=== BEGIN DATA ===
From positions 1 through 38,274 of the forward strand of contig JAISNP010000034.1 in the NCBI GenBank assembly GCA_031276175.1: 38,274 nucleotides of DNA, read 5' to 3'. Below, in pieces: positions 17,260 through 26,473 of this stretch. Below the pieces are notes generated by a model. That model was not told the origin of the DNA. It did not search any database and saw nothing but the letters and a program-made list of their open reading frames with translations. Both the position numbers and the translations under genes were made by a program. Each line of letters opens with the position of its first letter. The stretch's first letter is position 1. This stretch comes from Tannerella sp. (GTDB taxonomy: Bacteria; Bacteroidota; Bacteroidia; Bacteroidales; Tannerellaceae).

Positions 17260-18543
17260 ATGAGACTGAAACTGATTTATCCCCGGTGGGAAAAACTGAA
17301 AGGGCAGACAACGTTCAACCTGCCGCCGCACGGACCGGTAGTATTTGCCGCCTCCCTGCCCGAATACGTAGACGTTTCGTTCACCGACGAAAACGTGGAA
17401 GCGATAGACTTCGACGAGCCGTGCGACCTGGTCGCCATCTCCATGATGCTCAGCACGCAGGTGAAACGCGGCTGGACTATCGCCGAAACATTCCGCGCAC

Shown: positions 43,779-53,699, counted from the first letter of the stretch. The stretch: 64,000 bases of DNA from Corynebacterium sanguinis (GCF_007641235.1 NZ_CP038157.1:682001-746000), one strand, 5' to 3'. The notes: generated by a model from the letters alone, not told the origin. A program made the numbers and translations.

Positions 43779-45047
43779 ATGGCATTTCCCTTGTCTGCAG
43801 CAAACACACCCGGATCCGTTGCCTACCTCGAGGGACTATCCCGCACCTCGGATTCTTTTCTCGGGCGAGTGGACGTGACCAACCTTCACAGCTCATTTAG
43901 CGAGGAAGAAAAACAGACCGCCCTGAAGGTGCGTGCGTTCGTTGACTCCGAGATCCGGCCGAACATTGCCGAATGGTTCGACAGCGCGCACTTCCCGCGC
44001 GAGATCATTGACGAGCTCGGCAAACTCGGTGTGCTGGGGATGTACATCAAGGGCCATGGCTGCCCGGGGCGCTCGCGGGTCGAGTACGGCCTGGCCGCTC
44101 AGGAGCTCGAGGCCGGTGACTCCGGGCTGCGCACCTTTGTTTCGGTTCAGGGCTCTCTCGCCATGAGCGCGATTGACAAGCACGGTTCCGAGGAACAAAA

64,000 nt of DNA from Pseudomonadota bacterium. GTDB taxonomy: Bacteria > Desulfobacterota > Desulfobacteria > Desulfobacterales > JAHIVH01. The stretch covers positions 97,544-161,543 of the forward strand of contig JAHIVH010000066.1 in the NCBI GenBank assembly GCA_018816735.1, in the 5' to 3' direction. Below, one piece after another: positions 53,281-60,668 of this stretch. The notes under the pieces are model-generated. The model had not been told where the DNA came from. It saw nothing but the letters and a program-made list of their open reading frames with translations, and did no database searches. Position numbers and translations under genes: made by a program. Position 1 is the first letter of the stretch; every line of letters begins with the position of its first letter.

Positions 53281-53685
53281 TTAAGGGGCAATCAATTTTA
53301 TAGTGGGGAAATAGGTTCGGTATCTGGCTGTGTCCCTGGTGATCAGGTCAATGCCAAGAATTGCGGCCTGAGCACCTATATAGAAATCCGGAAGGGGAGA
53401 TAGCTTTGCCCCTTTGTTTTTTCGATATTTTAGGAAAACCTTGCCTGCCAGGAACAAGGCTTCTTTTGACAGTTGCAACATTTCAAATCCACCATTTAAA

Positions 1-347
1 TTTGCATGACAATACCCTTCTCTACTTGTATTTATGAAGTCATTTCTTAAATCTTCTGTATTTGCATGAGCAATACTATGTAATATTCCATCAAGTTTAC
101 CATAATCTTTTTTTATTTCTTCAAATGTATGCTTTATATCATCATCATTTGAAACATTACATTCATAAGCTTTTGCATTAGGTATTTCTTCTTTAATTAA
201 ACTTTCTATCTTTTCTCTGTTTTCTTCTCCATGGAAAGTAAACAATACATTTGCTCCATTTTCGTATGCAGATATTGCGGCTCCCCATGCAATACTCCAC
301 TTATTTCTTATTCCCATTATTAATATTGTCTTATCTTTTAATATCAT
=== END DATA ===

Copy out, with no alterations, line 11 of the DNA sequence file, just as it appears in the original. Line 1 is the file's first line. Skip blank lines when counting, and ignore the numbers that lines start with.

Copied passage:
44001 GAGATCATTGACGAGCTCGGCAAACTCGGTGTGCTGGGGATGTACATCAAGGGCCATGGCTGCCCGGGGCGCTCGCGGGTCGAGTACGGCCTGGCCGCTC